Discover the stories and remember the lives of UCC
Old Boys who gave the ultimate sacrifice in the Great War.
Driver George Charles Warwick ’10
Died: April 9, 1918
Gunner George Warwick, son of Mr. Chas. E. Warwick of Warwick Bros. & Rutter, was at U.C.C. from 1909 to 1910, he trained at Kingston with the 26th Battery, going overseas in August, 1915. He transferred to another unit and was at the front in the fall of 1915. He was a well-known athlete playing hockey with the Argonauts and was a member of the Toronto Canoe Club. He was 24 years of age.
Mrs. Warwick, the mother of Gunner Warwick has received the following letter from Capt. and Chaplain M. R. Omand 5th Brigade, C.F.A.
My Dear Madam :
Permit me to respectfully offer you my sincere and heartfelt sympathy with you in your bereavement through the death in action of your son, Gunner G. C. Warwick, of the 17th Battery, C.F.A.
I realize very clearly that no words of mine can atone for the loss that you have suffered. The price that is being paid in these days for the saving of the liberty of the world is a tremendous one and the great burden of the cost must unfortunately be borne by those at home,—our women-folk—who in their anxieties and, only too often, in their sorrow, are carrying a far heavier load than we are carrying here.
Yet I know that you will be sustained in your day of sorrow by the great Friend and Master, who learned sympathy by the things that He Himself had to suffer ; and who promised that He would never leave His dear ones comfortless. And I am no less certain that, when the first sharpness of grief is past, its place will be taken by a great, strong, noble pride in your boy, in his character and in his willingness to do his duty and pay whatever price should be necessary. And you will never forget that it has been his fortune to give his life in the greatest battle that has ever been fought in the world, that he has died in defence of all that is best in our life to-day, and so has earned his place among the heroes and saints of all the ages. His life has not really been lost any more than theirs have. It has already counted here ; and it is going on under new conditions, and to greater tasks.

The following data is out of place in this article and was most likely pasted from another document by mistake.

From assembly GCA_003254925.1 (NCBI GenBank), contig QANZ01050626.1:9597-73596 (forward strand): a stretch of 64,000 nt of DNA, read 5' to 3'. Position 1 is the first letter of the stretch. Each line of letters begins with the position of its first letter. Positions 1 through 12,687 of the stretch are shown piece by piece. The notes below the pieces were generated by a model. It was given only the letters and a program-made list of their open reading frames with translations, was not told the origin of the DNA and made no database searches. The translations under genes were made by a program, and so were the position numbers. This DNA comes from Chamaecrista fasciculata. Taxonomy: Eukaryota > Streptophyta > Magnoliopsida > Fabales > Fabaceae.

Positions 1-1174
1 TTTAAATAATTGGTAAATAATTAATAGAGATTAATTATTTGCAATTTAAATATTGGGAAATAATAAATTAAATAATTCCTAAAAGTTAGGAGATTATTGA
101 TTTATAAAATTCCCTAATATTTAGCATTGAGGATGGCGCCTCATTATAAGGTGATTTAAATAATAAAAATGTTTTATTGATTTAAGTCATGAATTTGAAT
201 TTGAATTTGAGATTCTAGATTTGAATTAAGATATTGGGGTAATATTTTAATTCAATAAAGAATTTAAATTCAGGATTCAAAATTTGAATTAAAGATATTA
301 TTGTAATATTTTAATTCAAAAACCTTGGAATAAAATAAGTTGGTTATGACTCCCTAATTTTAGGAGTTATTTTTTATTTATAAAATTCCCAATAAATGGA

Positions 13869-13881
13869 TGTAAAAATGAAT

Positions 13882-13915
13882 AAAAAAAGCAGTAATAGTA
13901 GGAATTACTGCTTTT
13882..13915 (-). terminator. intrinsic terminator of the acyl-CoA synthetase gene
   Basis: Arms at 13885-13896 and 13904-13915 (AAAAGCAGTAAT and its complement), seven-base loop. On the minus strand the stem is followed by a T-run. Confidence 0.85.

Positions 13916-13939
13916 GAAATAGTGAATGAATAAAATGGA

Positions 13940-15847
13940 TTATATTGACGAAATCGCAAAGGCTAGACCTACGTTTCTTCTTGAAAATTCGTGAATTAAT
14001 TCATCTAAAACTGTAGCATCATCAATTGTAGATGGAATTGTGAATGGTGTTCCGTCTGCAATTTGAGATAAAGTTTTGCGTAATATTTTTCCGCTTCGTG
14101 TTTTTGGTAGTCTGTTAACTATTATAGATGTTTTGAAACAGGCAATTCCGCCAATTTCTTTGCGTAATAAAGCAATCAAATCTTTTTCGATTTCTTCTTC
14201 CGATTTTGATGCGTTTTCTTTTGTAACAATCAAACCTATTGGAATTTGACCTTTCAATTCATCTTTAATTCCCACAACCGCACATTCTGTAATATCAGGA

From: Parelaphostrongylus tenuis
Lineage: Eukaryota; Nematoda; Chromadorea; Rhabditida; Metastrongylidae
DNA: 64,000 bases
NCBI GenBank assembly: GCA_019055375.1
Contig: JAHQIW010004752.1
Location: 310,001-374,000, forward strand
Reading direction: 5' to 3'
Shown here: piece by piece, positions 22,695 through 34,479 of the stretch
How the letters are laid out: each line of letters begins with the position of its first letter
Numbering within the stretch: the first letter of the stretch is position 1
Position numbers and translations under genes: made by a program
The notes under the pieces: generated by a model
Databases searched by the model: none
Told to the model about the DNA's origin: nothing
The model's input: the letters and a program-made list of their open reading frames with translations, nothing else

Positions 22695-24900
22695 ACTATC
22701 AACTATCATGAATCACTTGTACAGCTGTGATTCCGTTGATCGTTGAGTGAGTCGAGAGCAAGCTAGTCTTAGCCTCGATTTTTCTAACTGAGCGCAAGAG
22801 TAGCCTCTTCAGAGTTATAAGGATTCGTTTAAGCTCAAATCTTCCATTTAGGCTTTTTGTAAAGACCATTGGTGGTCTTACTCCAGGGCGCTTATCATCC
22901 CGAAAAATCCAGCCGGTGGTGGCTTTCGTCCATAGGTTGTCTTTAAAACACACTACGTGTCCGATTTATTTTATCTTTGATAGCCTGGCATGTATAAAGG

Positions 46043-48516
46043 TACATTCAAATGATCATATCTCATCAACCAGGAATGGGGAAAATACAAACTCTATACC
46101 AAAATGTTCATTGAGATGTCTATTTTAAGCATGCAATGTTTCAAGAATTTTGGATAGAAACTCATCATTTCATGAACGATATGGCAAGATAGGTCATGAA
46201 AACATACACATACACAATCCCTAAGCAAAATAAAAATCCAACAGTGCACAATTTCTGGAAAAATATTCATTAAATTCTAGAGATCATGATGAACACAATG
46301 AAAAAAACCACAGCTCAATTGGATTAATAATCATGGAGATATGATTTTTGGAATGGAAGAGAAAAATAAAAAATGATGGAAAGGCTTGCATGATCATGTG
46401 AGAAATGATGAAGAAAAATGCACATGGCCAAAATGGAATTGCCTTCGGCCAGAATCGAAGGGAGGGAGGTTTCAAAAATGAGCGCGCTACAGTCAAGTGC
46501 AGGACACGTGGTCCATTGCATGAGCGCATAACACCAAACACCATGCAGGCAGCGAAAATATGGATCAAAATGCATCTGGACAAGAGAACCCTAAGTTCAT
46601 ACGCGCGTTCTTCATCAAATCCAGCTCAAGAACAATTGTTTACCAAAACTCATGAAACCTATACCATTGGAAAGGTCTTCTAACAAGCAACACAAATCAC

Your other son has probably given you details regarding his brother’s death, but I repeat them. He was going to his gun in response to a call, when a German shell exploded near and he was struck by a piece of the shell. Fortunately, the Medical Officer was at the Battery at the time, and was with him at once. The Medical Officer told me that your son was perfectly conscious and cheerful, but was so severely hit that there was no pain at all, and that he passed away a few minutes after being wounded. He was buried in a little British Military Cemetery on the following day, the funeral being attended by several officers and many men of the Battery.
The exact location of the cemetery and grave are carefully recorded ; and has already been noted by your surviving son, who has already, I think, sent it to you. In this connection, I would ask you to note that the number of the grave is “11” and not “10” as I told your son. The Corporal-in-charge gave me the wrong number, but I discovered the error the same day. Please inform your son of this mistake.
It is great pleasure to me to be able to tell you of the great esteem in which your boy was held by the officers of his Battery and his comrades. As Chaplain of the Brigade, I have frequently talked to him and know personally, and through the opinions of others, something of the good work that he has done in the Battery. You have every reason to be proud of his record.
I do not think of anything more that I can tell you now, except that I hope and pray that God may bless you richly at this time.
(Signed) Malcolm N. Omond,
Captain and Chaplain, 5th Brigade, C.F.A.
College Times (Summer 1918) pg. 16-18
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